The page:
Xinyao

Category: Oral Traditions and Expressions; Performing Arts

The term xinyao (新谣) refers to a repertoire of Mandarin songs composed, written and performed by young Singaporeans. Its roots can be traced back to the late 1970s, where many students in secondary schools, junior colleges, polytechnics and the Nanyang University began writing songs in Mandarin to express their thoughts and feelings. It was also influenced by the campus folk song movement in Taiwan in the 1970s.

Young Songwriters Society poster 1989Young Songwriters Society poster 1989. Source: Roots.sg

The term xinyao was coined at a 1982 seminar organised to discuss locally composed schoolyard songs. The term xinyao is short for 新加坡年轻人自创歌谣, which means "ballads created by young Singaporeans". Xinyao is characterised as songs expressing coming-of-age musings and aspirations, friendships and social opinions, with the guitar as the main instrument of accompaniment.

Xinyao was popular with students from junior colleges, polytechnics and universities. Many of the xinyao songs reflected a local uniqueness and contained specific references to places and events crucial to Singapore as a young nation, as well as collective memories that the public could identify with.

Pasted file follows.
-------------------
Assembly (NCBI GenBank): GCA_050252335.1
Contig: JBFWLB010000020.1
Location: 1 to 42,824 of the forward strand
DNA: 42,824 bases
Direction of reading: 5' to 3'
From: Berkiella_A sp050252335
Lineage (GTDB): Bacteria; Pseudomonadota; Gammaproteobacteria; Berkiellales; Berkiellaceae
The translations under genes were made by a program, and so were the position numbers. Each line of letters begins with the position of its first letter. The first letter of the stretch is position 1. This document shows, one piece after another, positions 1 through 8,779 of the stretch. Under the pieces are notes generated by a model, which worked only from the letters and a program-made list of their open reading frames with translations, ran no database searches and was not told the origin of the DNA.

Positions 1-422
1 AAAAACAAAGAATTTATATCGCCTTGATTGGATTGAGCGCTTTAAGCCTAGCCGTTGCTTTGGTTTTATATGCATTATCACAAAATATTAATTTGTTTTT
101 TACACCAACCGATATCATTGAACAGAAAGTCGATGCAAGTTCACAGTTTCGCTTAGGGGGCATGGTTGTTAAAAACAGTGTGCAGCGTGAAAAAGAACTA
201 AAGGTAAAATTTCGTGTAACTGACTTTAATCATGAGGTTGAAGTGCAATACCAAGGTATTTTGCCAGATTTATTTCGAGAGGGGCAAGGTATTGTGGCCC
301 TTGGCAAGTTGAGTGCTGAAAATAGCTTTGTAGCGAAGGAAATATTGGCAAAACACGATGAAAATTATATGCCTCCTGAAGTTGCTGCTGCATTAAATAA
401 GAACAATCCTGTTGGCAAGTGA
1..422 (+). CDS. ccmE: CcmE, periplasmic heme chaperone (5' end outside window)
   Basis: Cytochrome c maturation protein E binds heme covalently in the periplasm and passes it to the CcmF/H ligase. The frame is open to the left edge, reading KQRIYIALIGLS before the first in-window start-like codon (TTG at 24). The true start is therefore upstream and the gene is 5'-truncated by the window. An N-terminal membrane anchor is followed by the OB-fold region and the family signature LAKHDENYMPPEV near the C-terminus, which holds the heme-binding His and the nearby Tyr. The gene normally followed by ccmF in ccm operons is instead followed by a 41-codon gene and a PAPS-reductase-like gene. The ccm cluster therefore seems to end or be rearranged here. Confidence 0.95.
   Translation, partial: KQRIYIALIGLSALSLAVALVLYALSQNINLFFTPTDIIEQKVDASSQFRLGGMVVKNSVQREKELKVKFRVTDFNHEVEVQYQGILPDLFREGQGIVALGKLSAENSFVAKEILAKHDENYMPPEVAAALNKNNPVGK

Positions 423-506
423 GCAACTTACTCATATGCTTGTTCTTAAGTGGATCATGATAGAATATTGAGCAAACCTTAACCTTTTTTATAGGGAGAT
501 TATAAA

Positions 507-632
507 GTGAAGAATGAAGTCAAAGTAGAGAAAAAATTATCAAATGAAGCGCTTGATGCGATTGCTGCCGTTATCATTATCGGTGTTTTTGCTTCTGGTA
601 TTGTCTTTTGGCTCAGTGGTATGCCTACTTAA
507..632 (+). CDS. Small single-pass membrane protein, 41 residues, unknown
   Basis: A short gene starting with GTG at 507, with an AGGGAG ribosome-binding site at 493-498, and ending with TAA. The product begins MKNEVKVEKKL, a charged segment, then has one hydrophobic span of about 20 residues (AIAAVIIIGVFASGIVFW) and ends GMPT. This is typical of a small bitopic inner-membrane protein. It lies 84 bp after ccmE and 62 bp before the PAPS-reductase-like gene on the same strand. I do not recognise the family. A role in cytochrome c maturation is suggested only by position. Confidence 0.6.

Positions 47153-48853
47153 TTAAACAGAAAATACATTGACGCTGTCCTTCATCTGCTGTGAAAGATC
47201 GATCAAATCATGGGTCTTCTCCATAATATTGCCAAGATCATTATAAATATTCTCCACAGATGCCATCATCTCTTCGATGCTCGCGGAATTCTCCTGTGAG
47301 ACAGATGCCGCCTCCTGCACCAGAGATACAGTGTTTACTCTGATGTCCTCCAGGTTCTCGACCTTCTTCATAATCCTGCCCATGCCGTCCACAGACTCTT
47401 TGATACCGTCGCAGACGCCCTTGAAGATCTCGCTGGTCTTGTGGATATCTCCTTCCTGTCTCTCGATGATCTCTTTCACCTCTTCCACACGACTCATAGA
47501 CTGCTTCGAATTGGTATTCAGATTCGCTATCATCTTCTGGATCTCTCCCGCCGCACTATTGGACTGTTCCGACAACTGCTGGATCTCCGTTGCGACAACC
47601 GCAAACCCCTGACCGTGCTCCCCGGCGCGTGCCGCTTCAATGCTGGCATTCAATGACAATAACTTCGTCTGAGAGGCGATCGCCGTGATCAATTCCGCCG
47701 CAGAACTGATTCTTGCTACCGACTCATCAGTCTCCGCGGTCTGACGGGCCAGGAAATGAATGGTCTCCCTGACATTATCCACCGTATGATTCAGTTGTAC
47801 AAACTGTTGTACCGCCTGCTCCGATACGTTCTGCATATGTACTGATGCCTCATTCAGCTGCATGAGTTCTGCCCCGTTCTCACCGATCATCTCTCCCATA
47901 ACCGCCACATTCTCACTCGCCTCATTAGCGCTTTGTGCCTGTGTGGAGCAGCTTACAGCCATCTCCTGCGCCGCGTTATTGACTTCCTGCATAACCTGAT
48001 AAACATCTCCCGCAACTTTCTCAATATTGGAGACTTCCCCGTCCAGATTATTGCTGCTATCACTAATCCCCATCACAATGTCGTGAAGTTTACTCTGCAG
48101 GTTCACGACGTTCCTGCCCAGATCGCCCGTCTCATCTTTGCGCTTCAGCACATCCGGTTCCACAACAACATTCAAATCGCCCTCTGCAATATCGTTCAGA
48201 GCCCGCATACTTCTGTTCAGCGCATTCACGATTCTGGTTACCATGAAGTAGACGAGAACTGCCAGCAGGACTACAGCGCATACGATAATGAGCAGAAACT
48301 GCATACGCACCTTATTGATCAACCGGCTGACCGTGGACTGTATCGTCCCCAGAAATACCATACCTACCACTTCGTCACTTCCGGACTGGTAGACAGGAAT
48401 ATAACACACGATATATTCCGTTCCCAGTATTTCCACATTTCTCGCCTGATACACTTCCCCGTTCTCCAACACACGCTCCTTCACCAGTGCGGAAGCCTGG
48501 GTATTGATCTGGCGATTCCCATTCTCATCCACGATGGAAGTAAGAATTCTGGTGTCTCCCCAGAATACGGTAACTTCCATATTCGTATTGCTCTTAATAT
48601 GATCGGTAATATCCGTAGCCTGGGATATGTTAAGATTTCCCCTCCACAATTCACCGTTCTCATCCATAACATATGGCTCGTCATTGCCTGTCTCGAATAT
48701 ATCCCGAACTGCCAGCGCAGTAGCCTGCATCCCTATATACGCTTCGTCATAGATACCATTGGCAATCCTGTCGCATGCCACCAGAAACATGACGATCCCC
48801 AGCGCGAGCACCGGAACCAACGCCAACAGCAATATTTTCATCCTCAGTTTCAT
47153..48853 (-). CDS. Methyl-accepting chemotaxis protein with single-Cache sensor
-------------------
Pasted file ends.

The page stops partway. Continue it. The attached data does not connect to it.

The heyday of xinyao was in the 1980s, where various competitions and performances were held, and TV programmes featuring xinyao musicians and songs were screened. The xinyao movement also produced many notable singers and song writers, including Eric Moo (巫启贤), Billy Koh (许环良), Liang Wern Fook (梁文福) and Roy Loi (黎沸挥).

The xinyao movement started to decline in the 1990s but has experienced a revival in more recent years, with several local movies, musicals and documentaries based on xinyao being made. One of the more notable moments in recent years, is the xinyao concert held in July 2014 at the Bras Basah complex, where more than 1,000 fans braved the rain to listen to familiar xinyao tunes.


If you would like to contribute additional information on this element, please visit this page.